In the Upper Pools and Lazy River, there is a 400 hundred foot long water slide that traverses down the hill into a pool. We saw children and teenagers enjoying that slide all day long!




We also tried the creek hot springs pools located right in the midst of the cool rushing waters of Chalk Creek. Each natural pool located along the creek is fed by natural geothermal hot springs with water as hot as 140 degrees that are bubbling up into the creek bed and mingling with the cold spring water.


The creek is approximately one foot in depth most of the year with a comfortable sandy bottom. By moving a few stones one can allow cooler water to rush in and cool the water until you reach the desired temperature inside your own circle of stones.



A hillside view of the upper Mt Princeton Resort Pools and slide.



We really enjoyed soaking and relaxing in the Mount Princeton Resort pools and creek hot mineral waters.  We also enjoyed exploring the nearby towns of Salida and Buena Vista, as well as a few ghost towns located in the mountains--more about these places in future blog posts. We are now researching more hot spring areas for future trips, and feel fortunate to be living in a state that has so many!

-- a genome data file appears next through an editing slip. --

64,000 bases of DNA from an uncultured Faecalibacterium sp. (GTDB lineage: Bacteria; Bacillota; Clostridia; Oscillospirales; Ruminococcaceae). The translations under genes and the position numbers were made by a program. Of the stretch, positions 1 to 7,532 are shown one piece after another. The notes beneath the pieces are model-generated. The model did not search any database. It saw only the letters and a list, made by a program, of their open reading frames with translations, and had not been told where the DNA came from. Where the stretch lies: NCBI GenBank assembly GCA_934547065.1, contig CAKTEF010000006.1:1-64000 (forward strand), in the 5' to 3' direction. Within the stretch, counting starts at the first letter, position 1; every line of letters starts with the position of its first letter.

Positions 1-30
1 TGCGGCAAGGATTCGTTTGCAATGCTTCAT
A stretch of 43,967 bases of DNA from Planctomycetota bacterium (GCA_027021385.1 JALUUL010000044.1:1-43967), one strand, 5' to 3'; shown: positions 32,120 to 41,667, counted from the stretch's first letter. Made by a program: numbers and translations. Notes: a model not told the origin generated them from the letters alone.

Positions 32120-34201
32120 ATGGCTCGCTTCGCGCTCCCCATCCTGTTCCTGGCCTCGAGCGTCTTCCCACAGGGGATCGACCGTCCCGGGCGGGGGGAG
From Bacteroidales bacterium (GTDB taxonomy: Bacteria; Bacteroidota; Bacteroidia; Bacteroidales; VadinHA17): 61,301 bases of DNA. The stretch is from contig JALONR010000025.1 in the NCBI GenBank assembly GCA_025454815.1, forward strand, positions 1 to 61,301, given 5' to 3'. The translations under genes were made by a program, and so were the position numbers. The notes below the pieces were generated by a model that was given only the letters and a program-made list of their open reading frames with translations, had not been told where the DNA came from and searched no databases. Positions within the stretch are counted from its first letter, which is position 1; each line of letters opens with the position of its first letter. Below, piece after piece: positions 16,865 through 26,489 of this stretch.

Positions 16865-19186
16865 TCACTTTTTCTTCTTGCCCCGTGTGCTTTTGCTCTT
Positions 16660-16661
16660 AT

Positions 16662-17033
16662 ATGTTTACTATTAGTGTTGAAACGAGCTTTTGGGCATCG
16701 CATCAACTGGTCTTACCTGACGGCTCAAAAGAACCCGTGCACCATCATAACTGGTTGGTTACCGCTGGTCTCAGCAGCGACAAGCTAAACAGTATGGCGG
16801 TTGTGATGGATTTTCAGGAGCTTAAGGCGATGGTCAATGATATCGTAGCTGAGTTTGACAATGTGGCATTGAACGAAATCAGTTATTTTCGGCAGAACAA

You can also find me on 


I'm linking this post to the following blog events:

 Mosaic Monday, All SeasonsBlue Monday, Through My Lens MondayLittle Cottage Link Party, Blogging GrandmothersHearth, and Soul Link PartyYou Are the Star Blog Hop, Inspire Me Monday,  Good Random FunNature NotesGrand SocialTravel Photos, Photo TunesHappiness Is HomemadeSomething Old Is NewOur World TuesdayRuby TuesdayTuesdays With A TwistWordless Wednesday on a TuesdaySay Cheese!,  Party in Your PJ'sWordless WednesdayNanahood WWOh My Heartsie Girl's Wonderful Wednesday, Your Whims WednesdayWorldless  Wednesday My Corner of the WorldWonderful Wednesday Little Things ThursdayThankful ThursdayThursday Encouraging Hearts and HomeThursday Favorite ThingsFriendship FridaysFriday Features Linky Party, Skywatch FridayFuntastic Friday Pink SaturdaySaturday Critters
Over the Moon, Grammys Grid-Month Long Linky Party